6.1 At the outset, it is required to be noted that at the time when the appellant was discharged from service in exercise of powers under Rule 13(3)(III)(v) of the Army Rules, he had served for 13 years 7 months and 6 days. That, at the time of discharge from service, the appellant could not complete the pensionable service and he was discharged from service 1 year 5 months and 24 days before he could complete pensionable service. It is required to be noted that the appellant has been discharged from service under Rule 13(3)(III)(v) of the Army Rules, solely on the basis of four red ink entries awarded to him. It is required to be noted that from 1980 to 7.6.1993 there was nothing adverse found against the appellant. All these four red ink entries relate to the period between 7.6.1993 and 3.5.1994.

6.2 We have gone through the four red ink entries and the nature of allegations and the charge on the basis of which four read entries were awarded to the appellant. It appears that, out of four red ink entries, two entries pertain to 3.3.1994 and one entry pertains to 3.5.1994. Out of the aforesaid, with respect to one of the red ink entries, the allegation was that the appellant refused to take food when he was ordered. Considering the nature of offences for which the red ink entries were made, we are of the opinion that on the basis of such red ink entries, the appellant could not have been discharged from service and that too after rendering 13 years of service and when he was about to complete the pensionable service.

From the impugned judgment and order, it appears that the appellant has been discharged from service mechanically and solely on the basis of award of four red ink entries. As observed by this Court in the case of Veerendra Kumar Dubey (supra), mere award of four red ink entries does not make the discharge mandatory. It is further observed that four red ink entries is not some kind of Laxman Rekha, which if crossed would by itself render the individual concerned undesirable or unworthy of retention in the force. Award of four red ink entries simply pushes the individual concerned into a grey area where he can be considered for discharge.

But just because he qualifies for such discharge, does not mean that he must necessarily suffer that fate. It is further observed that it is one thing to qualify for consideration and an entirely different to be found fit for discharge. It is further observed that four red ink entries in that sense takes the individual closer to discharge but does not push him over. It is axiomatic that the Commanding Officer is, even after the award of such entries, required to consider the nature of the offence for which such entries have been awarded and other aspects. It is further observed that the authority exercising the power of discharge is expected to take into consideration all relevant factors.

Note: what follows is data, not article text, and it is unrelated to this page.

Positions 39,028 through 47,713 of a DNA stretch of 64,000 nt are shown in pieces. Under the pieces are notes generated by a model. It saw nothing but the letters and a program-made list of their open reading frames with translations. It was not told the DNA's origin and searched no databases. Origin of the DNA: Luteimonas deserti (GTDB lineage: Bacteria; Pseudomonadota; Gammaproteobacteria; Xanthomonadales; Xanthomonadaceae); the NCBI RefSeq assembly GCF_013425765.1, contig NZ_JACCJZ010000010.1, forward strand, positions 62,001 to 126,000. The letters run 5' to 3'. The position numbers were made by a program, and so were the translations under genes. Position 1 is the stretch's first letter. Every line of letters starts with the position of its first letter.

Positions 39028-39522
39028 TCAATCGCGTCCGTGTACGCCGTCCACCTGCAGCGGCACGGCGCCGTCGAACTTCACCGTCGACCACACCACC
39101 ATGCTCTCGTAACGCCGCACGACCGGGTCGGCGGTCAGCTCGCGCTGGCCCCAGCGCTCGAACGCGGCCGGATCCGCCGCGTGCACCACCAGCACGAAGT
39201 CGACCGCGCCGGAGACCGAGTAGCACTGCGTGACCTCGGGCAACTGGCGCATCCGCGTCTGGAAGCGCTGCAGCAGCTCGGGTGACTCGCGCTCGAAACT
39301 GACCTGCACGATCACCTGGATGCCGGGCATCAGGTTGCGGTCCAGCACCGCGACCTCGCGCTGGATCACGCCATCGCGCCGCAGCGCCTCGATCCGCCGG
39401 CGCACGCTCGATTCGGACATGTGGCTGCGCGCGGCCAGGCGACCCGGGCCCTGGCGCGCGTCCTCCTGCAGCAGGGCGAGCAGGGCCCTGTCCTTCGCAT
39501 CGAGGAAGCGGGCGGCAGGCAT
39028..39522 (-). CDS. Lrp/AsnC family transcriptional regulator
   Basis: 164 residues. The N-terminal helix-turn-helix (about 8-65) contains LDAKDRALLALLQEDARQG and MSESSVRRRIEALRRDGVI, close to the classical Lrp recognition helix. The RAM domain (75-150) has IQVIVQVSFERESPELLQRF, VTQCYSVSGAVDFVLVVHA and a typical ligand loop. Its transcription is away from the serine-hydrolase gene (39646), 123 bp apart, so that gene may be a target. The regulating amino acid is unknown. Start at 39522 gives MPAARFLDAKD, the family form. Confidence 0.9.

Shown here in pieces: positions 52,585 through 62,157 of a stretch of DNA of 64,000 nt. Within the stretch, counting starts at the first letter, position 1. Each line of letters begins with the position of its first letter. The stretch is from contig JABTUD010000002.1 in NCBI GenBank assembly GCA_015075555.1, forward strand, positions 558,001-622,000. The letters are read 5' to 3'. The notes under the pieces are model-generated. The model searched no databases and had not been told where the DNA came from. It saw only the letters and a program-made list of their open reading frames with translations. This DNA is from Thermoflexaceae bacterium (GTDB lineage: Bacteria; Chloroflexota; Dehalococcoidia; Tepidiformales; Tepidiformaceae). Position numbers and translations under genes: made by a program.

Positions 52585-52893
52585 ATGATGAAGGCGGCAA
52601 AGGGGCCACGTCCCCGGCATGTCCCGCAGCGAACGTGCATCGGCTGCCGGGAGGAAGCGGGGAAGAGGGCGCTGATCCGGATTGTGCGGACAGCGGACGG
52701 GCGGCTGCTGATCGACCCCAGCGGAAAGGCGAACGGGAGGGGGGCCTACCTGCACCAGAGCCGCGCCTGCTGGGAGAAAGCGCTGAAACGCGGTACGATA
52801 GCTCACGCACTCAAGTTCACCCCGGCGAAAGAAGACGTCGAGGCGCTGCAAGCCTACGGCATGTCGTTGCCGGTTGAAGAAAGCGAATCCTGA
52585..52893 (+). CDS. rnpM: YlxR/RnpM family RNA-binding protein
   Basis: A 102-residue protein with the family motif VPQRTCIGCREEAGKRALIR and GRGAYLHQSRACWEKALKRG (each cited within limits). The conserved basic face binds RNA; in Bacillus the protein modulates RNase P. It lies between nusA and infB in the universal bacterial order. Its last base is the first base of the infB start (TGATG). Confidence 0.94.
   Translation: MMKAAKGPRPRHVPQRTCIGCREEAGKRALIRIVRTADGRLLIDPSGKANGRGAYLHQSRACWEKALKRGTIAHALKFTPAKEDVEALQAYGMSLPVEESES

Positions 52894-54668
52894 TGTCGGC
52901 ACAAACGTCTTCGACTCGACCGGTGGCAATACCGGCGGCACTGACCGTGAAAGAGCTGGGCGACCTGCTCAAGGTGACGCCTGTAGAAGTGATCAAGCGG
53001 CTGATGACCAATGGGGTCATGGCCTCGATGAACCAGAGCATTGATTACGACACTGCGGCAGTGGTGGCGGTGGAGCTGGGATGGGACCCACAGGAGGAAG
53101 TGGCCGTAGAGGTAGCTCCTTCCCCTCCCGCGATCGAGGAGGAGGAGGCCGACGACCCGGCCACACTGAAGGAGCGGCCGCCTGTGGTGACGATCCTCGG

That an individual has put in long years of service giving more often than not the best part of his life to armed forces, that he has been exposed to hard stations and difficult living conditions during his tenure and that he may be completing pensionable service, are factors which the authority competent to discharge would have even independent of the procedure been required to take into consideration while exercising the power of discharge.

6.3 Coming then to the case at hand, we find that there is nothing on record to suggest that the authority concerned has taken into consideration the long service rendered by the appellant. There is nothing on record to suggest that the nature of the misconduct leading to the award of red ink entries was so unacceptable that the competent authority had no option but to direct his discharge to prevent indiscipline in the force. Even considering the offences for which the red ink entries were awarded, it cannot be said that the misconduct and/or offences are such which would justify the discharge of the appellant. The offences for which the red ink entries are awarded, cannot be said to be such gross misconduct which would make the appellant indiscipline and liable to be discharged from service and that too, after a period of long service rendered by him.

6.4 Under the circumstances and in the facts and circumstances of the case, the order of discharge is wholly unjustified and not sustainable at law. While discharging the appellant from service, the Commanding Officer has failed to take into consideration the relevant aspects noted hereinabove and the order of discharge has been passed mechanically and on mere four red ink entries.

7. In the result, present appeals succeed and are hereby allowed. The order of discharge passed against the appellant is hereby set aside. The appellant shall be entitled to all consequential benefits as if the order of discharge was not passed. Benefit of continuous service for all other purpose shall be granted to the appellant including pension. The monetary benefits payable to the appellant shall be released expeditiously, but not later than four months from the date of this order.

No costs.

..................................J. (ARUN MISHRA)

..................................J. (M. R. SHAH)

..................................J. (B. R. GAVAI)

New Delhi

September 20, 2019